We are very pleased to present the inaugural issue of artcore journal!
artcore journal focuses on spatial concepts and considerations in contemporary art with the added infusion of recognizing the efforts of individuals to seek or make art experiences beyond the boundaries of their current ‘home.’ Home is often denoted by a specific geographical location, a question of “where?” answered by referencing a point on a map or particular place, and is inherently identified by degrees of social, economic, and political variants. This first curated issue of artcore, themed Northeast, serves to broaden the intertextual capacity of spatial references by upending the signifying aspects of geographical, economic, and socio-political specificity. Ultimately revealing infinite possibilities for liminal spatial networks that are unfixed to a particular place. As a personal reflection, both Gregory Eltringham, co-collaborator for artcore journal and myself are originally from the Northeast U.S. and therefore decided upon the concept of Northeast as a way of simultaneously utilizing a region as a point of reference and departure.
This issue of artcore brings together insightful written texts, art projects and curatorial initiatives that engage aspects of the Northeast as a concept, directly and indirectly. Erin Dziedzic’s essay Home: An Imagined Place in the Work of Yael Bartana, Nari Ward, and Zineb Sedira explores the dialect between real and imagined spaces in personal, universal, and mythic references to home and homeland. Artist Paul Bloodgood reflects on the privatization of public space induced by Mary Beth Edelson’s continuing series of Story Gathering Boxes, which contain the private responses, opinions and reactions of gallery visitors to neutral questions. Zach Chambers lends poetic insight in two pieces written on aspects of the city.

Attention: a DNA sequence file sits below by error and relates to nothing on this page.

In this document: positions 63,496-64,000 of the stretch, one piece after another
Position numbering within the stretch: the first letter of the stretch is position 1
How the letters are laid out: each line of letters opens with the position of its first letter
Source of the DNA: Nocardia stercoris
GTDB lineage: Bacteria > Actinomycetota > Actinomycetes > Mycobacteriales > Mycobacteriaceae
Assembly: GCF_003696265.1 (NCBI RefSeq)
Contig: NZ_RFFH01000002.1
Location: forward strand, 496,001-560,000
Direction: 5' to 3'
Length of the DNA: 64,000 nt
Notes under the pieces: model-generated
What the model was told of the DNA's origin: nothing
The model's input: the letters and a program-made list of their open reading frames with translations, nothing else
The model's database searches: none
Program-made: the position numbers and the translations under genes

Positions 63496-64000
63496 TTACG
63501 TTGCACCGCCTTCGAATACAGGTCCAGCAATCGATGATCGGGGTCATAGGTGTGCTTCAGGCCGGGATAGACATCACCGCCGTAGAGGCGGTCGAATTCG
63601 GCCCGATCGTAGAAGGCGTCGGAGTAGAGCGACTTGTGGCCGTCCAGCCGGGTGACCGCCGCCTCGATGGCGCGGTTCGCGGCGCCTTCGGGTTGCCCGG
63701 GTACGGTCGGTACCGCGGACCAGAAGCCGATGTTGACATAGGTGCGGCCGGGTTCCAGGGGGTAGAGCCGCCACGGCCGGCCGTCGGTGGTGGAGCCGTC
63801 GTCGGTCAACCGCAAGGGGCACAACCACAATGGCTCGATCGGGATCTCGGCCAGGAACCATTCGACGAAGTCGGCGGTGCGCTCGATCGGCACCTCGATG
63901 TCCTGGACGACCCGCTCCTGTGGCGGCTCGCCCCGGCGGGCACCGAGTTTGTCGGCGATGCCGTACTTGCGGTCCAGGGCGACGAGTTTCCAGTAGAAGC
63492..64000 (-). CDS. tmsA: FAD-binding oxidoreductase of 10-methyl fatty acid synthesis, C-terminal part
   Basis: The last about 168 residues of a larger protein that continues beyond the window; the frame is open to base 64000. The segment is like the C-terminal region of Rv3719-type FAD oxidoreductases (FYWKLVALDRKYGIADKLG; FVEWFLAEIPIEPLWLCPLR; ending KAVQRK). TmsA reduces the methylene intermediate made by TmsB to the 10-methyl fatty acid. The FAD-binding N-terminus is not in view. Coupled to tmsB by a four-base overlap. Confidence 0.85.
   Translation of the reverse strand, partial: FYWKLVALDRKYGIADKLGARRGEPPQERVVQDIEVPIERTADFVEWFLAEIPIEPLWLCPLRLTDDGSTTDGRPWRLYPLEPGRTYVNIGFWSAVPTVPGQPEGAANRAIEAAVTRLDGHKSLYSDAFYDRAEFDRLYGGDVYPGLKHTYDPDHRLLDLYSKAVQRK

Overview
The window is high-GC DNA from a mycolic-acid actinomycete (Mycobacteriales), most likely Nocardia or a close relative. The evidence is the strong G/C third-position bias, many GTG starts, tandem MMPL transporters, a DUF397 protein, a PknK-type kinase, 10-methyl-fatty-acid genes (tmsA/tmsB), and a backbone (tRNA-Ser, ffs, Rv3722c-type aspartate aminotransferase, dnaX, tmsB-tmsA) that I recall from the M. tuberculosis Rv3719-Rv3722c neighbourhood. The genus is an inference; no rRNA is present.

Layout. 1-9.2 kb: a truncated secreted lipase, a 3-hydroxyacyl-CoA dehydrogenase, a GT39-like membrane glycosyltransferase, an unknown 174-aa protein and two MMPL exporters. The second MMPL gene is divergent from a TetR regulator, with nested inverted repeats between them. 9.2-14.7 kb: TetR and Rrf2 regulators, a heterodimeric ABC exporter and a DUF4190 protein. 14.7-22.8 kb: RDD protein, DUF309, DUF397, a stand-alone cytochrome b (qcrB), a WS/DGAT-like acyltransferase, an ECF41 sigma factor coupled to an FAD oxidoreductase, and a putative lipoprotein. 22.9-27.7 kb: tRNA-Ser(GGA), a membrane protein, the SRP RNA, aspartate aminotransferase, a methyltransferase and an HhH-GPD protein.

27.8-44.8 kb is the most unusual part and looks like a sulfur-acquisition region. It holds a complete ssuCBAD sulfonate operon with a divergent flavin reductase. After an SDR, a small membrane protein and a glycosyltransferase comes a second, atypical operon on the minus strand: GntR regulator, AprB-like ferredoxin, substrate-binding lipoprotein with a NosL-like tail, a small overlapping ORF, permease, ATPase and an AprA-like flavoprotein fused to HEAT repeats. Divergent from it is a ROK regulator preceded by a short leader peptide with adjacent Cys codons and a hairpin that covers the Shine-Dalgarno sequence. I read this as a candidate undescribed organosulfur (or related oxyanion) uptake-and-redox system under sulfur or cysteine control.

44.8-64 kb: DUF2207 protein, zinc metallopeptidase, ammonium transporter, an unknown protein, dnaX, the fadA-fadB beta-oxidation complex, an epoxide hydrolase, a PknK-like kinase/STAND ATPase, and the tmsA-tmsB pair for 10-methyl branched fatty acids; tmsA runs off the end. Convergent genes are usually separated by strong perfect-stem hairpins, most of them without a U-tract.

The artists’ projects section features a selection of artists who either live and work in the Northeast U.S. or have recently completed projects and/or bodies of work in that region. Artists include Honor Bowman, Adam Cvijanovic, Craig Drennen, Gregory Eltringham, Paolo Piscitelli and Joanna M. Wezyk. Each is presented with an accompanying text that highlights spatial aspects in their work(s). In curatorial projects, Jaime Schwartz identifies the objectives of the project space Court Square, founded by Columbia University graduate students in Modern Art: Critical and Curatorial Studies, Lisa Williams, Jaime Schwartz and Ceren Erdem. Court Square’s mission is motivated by approaches to contemporary art curating that grapple with the dialectic between historicity and contemporaneity. Glasgow-based ARIKA addresses their influences and experiences in curating their first-ever North American programming for the 2012 Whitney Biennial. In an engaging collection of reviews, Whitney Dail, Steve Locke and Caroline Rush respond to recent exhibitions that have been presented in the Northeast, U.S.
Finally, artcore journal would like to extend a sincere thank you to our assistants Kalin Allen and Heather MacRae for their administrative savvy and continued enthusiasm.